Musk has also become a champion of carbon capture, which he’ll need if he’s to manufacture synthetic fuels for his rockets. The idea is to remove carbon either from a process or just from the ambient air, and turn that carbon into fuel. Of course: when it’s re-burned, it just gets re-released into the atmosphere, so you end up using a huge amount of energy for zero climate benefit, which is a net harm to the environment. As I wrote here, point-source carbon capture has been a tool of climate delay for quite some time.
Possibly one of the most impactful things Musk has been doing to hinder the climate movement has been supporting US Republicans, as Emily Atkin writes in Heated. “Musk’s political preferences matter. And earlier this year, he announced that he prefers the political party that has overwhelmingly voted against every major piece of climate legislation ever introduced in Congress”. As I composed this essay, Musk announced that he’ll support Republican Ron DeSantis if he runs for president in 2024. The DeSantis that established bans on Florida cities and towns adopting 100% clean energy goals, and bans on the state pension fund considering climate in decision making. Elon Musk is a climate villain, and he’s using his power and influence to boost other climate villains.
Musk has also been central in a rising backlash against ‘ESG’ – ‘Environment, social and governance’ considerations for corporations. While the concept is pretty flawed and easily gamed by greenwashing companies, Musk’s simplistic complaints helped along the creation of anti-ESG legislation in Texas, which “bars local authorities from doing business with banks that have adopted ESG policies and divested from Texas fossil fuel-based energy companies”.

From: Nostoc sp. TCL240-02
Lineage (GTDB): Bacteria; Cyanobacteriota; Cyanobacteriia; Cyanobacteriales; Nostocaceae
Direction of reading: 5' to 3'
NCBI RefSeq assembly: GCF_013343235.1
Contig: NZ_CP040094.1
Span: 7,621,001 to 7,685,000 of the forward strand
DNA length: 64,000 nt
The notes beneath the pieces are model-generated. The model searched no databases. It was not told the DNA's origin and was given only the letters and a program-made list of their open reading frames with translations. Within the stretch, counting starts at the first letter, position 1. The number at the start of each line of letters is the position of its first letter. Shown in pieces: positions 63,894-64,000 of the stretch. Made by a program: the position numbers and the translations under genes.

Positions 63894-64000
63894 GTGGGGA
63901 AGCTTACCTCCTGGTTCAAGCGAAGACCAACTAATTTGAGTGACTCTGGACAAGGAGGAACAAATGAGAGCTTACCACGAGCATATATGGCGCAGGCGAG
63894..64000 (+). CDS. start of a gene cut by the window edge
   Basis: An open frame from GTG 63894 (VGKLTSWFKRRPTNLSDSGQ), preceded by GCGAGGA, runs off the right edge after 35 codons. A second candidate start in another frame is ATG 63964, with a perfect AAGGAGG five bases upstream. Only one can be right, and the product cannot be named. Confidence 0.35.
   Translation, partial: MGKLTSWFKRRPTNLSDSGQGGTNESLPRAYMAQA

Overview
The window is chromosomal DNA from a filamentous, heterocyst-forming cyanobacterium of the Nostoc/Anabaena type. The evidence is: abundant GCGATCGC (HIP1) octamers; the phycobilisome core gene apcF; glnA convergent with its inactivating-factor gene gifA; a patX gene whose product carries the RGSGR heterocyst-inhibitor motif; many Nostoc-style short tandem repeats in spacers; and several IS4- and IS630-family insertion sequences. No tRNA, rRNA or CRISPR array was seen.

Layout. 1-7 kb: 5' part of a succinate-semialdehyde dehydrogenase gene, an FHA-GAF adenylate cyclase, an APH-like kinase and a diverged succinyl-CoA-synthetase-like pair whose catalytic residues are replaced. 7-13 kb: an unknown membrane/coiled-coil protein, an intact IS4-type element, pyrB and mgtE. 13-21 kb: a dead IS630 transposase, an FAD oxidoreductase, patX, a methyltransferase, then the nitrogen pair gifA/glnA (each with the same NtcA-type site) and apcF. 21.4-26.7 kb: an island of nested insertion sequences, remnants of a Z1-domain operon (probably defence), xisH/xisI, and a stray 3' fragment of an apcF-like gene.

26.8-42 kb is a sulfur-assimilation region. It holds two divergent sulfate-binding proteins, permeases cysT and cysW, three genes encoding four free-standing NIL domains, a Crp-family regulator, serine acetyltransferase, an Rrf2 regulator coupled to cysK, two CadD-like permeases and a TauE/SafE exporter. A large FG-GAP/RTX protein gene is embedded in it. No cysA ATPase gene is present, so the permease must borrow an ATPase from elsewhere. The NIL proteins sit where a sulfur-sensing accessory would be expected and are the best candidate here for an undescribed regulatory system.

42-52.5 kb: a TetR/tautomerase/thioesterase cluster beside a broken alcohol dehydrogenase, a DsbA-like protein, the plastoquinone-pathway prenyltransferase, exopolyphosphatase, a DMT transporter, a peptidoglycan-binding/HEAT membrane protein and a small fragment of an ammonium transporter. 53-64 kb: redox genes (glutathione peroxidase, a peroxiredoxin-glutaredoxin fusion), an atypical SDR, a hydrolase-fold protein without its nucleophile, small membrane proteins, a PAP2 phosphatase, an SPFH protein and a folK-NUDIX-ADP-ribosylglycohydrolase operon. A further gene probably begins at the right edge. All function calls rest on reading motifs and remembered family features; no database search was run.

Here’s another Musk thing that helps enable fossil fuel advocacy: his habitual appeal to the folksy wisdom of the masses to get closer to truth, rather than effortful investigation or evidence-gathering. “Twitter needs to become by far the most accurate source of information about the world. That’s our mission”, Musk wrote recently. This echoes his failed effort to establish a ‘truth rating’ system for individual journalists a few years back, which as I wrote here, would have been a horror show if it was ever realised.
Musk’s grievances against journalists stem from having experienced a half-decade of 99% fawning coverage, and a shift in the mid 2010s towards only 80-90% fawning coverage, which he obviously couldn’t cope with. There have, of course, been plenty of times where media outlets wrongly criticised Tesla or electric vehicles in general. There is plenty to criticise about modern journalism, which still, in general, is a serious failure when it comes to climate.
But the appeal to folksy wisdom instead of evidence is the domain of climate deniers and climate delayers, who have always appealed to ‘common knowledge’ and mobbing / disinformation campaigns. Twitter’s ‘community notes’ feature, beloved by Musk, already includes a collection of very, very bad climate claims, according to my own preliminary dive into the data.
Musk’s business decisions, ideological shifts and political interference have all become explicitly counter-productive. He is comfortably doing far more harm than good right now, and that ratio gets worse every single day.
Killing Twitter helps the fossil fuel industry
One of the first thing Musk did after he purchased Twitter for too much money, using cash that he doesn’t have to burn, was to implement a system where you could pay $8 to get a ‘verified’ blue tick on Twitter. That means a huge rise in climate denial and delay content, all slapped with a tick of approval.